Human placental growth hormone is increased in maternal serum at 20 weeks of gestation in pregnancies with large-for-gestational-age babies
journal contributionposted on 28.02.2017, 12:35 by Shutan Liao, Mark H. Vickers, Rennae S. Taylor, Beatrix Jones, Mhoyra Fraser, Lesley M. E. McCowan, Philip N. Baker, Jo K. Perry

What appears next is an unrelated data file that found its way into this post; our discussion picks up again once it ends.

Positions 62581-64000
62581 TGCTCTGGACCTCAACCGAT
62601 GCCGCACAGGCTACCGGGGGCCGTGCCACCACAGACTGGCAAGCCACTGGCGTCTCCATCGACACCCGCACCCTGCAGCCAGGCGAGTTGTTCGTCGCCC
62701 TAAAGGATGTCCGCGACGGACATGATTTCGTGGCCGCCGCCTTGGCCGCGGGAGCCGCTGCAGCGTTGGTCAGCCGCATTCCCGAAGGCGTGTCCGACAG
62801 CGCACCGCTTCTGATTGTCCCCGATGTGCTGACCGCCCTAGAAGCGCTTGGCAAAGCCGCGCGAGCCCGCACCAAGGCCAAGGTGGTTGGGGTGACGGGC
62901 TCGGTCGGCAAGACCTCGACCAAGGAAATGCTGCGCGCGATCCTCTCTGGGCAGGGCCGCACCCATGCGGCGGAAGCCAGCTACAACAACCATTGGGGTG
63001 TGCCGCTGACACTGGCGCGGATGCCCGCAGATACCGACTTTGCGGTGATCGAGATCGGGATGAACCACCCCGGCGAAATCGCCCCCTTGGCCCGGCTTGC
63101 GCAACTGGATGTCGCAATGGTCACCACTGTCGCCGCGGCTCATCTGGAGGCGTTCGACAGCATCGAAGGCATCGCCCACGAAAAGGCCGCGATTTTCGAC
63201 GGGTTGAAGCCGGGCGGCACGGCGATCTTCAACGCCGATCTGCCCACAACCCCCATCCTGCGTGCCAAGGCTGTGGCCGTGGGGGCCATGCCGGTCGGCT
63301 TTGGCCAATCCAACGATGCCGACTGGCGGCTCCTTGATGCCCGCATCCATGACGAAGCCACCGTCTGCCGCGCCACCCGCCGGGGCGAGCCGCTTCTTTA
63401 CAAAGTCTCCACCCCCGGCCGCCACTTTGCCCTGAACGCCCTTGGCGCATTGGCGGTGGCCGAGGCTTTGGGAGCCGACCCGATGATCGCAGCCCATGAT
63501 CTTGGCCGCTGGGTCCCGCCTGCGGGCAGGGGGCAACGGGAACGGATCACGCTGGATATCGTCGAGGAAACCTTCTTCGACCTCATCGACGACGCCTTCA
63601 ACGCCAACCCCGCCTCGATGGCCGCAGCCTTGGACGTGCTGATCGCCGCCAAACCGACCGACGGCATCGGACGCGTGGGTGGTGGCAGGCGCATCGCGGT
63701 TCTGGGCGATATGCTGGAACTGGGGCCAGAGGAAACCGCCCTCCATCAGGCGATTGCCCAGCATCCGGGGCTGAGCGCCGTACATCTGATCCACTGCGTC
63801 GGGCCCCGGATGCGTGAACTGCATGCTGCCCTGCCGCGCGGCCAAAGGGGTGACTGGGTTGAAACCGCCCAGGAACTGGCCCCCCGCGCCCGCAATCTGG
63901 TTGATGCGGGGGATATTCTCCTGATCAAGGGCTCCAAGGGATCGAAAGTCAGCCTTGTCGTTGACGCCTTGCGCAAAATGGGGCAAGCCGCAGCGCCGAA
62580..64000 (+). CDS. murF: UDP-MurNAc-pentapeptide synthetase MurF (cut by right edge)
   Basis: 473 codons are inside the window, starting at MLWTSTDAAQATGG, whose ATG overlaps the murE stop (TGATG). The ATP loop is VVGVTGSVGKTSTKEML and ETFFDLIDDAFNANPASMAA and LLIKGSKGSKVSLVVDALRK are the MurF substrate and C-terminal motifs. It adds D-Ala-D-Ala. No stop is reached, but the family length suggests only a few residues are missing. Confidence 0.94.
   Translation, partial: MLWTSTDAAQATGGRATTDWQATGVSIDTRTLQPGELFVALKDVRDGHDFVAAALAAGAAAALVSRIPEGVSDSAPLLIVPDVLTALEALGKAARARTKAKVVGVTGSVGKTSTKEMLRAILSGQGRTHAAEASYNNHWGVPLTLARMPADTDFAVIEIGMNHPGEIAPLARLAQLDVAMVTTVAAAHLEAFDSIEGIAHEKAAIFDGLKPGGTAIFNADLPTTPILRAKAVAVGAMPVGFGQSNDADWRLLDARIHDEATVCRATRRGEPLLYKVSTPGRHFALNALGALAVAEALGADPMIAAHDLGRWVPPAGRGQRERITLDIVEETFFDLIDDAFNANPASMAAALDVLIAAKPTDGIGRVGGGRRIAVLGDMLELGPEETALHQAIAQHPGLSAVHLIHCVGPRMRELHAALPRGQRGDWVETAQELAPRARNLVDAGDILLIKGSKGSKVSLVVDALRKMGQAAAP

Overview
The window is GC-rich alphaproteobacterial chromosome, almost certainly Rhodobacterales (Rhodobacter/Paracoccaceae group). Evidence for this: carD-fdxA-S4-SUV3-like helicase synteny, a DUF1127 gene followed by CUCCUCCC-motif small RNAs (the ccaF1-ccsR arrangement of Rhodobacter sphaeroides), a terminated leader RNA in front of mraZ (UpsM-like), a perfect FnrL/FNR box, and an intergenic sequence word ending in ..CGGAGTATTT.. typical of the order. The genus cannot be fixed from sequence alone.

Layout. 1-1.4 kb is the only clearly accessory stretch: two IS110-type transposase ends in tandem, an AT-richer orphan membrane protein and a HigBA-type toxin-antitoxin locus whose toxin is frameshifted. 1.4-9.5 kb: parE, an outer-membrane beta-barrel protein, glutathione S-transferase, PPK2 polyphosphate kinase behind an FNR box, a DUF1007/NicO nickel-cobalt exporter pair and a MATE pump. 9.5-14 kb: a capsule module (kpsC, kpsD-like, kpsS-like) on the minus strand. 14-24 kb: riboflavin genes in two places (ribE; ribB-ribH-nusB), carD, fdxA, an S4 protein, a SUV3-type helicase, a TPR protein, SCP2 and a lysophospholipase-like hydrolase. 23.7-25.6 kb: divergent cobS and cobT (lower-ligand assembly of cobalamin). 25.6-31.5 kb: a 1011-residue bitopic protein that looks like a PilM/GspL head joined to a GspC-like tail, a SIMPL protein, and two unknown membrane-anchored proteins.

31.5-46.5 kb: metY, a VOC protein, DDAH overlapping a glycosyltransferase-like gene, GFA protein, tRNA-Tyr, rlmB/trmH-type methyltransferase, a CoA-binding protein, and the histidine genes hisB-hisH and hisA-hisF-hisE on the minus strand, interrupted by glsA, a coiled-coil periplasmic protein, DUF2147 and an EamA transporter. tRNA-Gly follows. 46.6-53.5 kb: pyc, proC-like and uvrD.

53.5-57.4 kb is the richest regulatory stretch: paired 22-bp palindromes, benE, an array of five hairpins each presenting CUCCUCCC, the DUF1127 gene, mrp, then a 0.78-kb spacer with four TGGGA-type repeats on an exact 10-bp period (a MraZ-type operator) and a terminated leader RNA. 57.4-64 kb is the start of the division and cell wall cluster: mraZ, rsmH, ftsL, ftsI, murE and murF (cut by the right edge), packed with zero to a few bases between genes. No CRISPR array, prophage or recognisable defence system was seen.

To investigate the relationship between maternal serum concentrations of placental growth hormone (GH-V), insulin-like growth factor (IGF)-1 and 2, IGF binding proteins (IGFBP)-1 and 3 and birth weight in appropriate-for-gestational-age (AGA), large-for-gestational-age (LGA) and small-for-gestational-age (SGA) cases in a nested case-control study. Maternal serum samples were selected from the Screening for Pregnancy Endpoints (SCOPE) biobank in Auckland, New Zealand. Serum hormone concentrations were determined by ELISA. We found that maternal serum GH-V concentrations at 20 weeks of gestation in LGA pregnancies were significantly higher than in AGA and SGA pregnancies. Maternal GH-V concentrations were positively correlated to birth weights and customized birth weight centiles, while IGFBP-1 concentrations were inversely related to birth weights and customized birth weight centiles. Our findings suggest that maternal serum GH-V and IGFBP-1 concentrations at 20 weeks' gestation are associated with fetal growth.